Railed review by Jessica Taurins


‘Railed’ is an extremely cheeky (of all three kinds, of course) circus act by the Melbourne-based Head First Acrobats, an ensemble group of entertainers slash circus performers slash high-flipping acrobats. For this year’s Melbourne Fringe Festival, Railed is hosted in the Melbourne Spiegeltent – conveniently located behind Fed Square in this case, although it is a travelling big top – with a bar out front, which was positively brimming with cowboy-hatted girls and flashy-suited boys.

While it is an extremely risque performance – that is, no kids should be allowed – there is something in Railed for everyone. Whether you like the cheekiness in the humour, the handsomeness of the performers’ ecstatic faces, or the hints of bottom that peek out of their sinfully short shorts by the end of the show, there’s always something to look forward to. Plus, if the shirtlessness doesn’t pull you in (if, perhaps, you weren’t part of the already-drunk fifteen-woman strong hen’s party that showed up on opening night), they are absolutely spectacular in their separate acrobatic crafts.

Railed is an ensemble performance, directed by performers Harley Timmermans, Adam McMahon, and Cal Harris, with Anthony Joseph Saltalamacchia (AJ) rounding out the foursome. The performance starts out simply enough, a slightly-drunk crowd, a saloon door at the back of the stage, and the show name in corrugated steel letters – reminding us that we’re about to receive an experience of a lifetime.

The story is thin – it’s a cabaret, not fine theatre – but the western theme pulls the show together extremely well. The four performers are bandits on the run, tossing money into the crowd and putting the moves on the audience with sultry eyes and hilariously poorly-performed card tricks, a running theme that delights in random moments throughout the show.

The only breaks in wonder are when poor AJ, the runt of the bandit crew, drinks himself into oblivion and vomits onto the stage – in character, of course, although it is still good for a laugh – otherwise Railed is non-stop action. The strengths of each performer are varied and positively astounding, it is really impossible to imagine what kind of preparation must go into learning each of these tricks.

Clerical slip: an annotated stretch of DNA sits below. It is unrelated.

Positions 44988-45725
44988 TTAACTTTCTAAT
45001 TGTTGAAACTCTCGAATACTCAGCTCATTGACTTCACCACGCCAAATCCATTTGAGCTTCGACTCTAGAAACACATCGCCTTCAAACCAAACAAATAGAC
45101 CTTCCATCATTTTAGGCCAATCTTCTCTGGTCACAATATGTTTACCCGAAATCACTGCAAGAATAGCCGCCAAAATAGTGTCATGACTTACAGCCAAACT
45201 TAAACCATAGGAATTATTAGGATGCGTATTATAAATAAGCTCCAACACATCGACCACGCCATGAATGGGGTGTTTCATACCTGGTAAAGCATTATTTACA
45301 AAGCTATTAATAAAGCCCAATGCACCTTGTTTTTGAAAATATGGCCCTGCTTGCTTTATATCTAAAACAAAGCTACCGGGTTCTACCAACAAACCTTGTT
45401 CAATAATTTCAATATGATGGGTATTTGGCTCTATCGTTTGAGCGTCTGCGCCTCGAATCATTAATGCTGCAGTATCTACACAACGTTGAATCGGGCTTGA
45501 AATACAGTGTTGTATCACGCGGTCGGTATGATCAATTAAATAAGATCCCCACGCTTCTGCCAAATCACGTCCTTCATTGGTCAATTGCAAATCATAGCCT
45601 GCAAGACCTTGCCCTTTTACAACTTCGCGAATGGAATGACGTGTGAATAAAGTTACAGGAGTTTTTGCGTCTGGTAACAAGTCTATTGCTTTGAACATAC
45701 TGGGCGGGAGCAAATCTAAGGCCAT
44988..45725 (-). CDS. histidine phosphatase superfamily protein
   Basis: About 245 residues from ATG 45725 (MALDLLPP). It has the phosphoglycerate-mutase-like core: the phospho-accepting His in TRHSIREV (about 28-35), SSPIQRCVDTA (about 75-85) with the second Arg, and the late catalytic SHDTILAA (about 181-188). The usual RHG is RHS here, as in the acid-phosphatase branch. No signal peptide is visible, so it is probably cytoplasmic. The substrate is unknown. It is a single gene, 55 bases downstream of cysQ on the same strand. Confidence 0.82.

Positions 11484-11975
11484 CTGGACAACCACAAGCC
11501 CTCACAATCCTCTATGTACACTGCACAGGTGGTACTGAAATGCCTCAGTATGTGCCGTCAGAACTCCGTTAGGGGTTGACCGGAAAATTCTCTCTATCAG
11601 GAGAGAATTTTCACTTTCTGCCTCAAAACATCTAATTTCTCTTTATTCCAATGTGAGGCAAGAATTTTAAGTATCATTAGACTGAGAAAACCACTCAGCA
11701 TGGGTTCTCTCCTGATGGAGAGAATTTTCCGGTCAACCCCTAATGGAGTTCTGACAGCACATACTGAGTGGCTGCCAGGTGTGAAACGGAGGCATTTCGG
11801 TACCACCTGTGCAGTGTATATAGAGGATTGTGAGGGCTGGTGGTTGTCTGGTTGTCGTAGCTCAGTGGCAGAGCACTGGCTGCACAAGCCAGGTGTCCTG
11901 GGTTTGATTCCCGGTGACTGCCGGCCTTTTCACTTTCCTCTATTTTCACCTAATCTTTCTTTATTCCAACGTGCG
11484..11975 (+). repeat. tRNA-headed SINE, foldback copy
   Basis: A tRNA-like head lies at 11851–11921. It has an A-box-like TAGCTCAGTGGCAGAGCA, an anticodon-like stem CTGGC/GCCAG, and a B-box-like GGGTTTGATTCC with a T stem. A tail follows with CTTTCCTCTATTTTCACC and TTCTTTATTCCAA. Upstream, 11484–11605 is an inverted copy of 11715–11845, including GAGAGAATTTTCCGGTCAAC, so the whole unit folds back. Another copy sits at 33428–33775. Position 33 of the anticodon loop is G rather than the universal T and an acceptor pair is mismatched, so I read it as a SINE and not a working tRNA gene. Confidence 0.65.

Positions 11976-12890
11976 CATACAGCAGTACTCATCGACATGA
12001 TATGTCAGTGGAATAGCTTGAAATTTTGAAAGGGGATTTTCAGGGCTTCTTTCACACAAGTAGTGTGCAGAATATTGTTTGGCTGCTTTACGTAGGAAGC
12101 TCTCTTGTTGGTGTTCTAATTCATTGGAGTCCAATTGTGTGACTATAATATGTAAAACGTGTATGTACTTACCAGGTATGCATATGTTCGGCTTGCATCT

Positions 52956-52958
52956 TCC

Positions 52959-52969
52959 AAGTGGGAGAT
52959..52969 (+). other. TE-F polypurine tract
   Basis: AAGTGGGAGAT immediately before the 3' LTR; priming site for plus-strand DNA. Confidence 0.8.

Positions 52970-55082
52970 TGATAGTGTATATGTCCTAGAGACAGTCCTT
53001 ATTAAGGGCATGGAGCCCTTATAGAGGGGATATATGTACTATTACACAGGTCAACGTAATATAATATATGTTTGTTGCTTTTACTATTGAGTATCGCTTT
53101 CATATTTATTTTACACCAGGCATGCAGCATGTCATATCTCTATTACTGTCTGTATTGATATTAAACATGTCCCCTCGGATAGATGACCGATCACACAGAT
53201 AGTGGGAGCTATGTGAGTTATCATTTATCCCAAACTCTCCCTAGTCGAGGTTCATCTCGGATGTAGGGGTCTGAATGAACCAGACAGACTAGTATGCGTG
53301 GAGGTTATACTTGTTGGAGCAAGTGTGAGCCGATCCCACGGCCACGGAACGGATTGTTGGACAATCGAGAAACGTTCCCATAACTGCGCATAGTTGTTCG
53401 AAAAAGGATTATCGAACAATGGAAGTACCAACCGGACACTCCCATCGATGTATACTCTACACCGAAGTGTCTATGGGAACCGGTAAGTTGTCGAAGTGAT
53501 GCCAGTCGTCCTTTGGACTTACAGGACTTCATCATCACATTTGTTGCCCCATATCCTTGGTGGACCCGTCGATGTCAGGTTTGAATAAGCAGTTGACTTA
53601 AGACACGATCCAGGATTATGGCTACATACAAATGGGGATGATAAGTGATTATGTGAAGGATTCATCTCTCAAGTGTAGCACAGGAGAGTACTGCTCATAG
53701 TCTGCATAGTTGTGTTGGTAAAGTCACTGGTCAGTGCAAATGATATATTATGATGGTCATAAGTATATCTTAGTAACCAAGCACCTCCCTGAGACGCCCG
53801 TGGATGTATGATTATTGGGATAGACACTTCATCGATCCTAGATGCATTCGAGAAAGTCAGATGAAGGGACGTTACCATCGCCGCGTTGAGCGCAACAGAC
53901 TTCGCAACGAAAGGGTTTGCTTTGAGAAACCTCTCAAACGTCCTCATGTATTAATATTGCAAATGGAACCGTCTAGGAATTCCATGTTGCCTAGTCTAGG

Sure, some acts seem easy. Bottle juggling, anyone can do that! Hat flipping, whatever, I’ve seen it from a clown on the street. (Look, I can’t lie, that’s all sarcasm. I am truly beyond impressed at every moment of their performance, but compared to some of the later acts… let’s just say that juggling is not the most impressive moment of the evening.) But then we see Harris climb atop a stack of chairs at least ten-feet tall and do a handstand. Timmermans spins within a Cyr wheel (an enormous metal hoop), managing to not roll over his fingers once as he defies gravity within it. And McMahon, well, I’m fairly sure he does a number of fantastic tricks from behind a hysterically themed mask.

For those who are worried, there’s no nudity. Of the human kind, at least. There’s shirtlessness and a cheeky peek, as mentioned, but it’s nothing you couldn’t take your grandma to if she was desperate to catch a glimpse of some extremely talented men. Them being handsome as well is really just icing on top of a big sweaty beefcake, and they’re available for photos out front after the show as well, if grandma really wants to touch the cakes that are on display.

Photographer: John Goodridge

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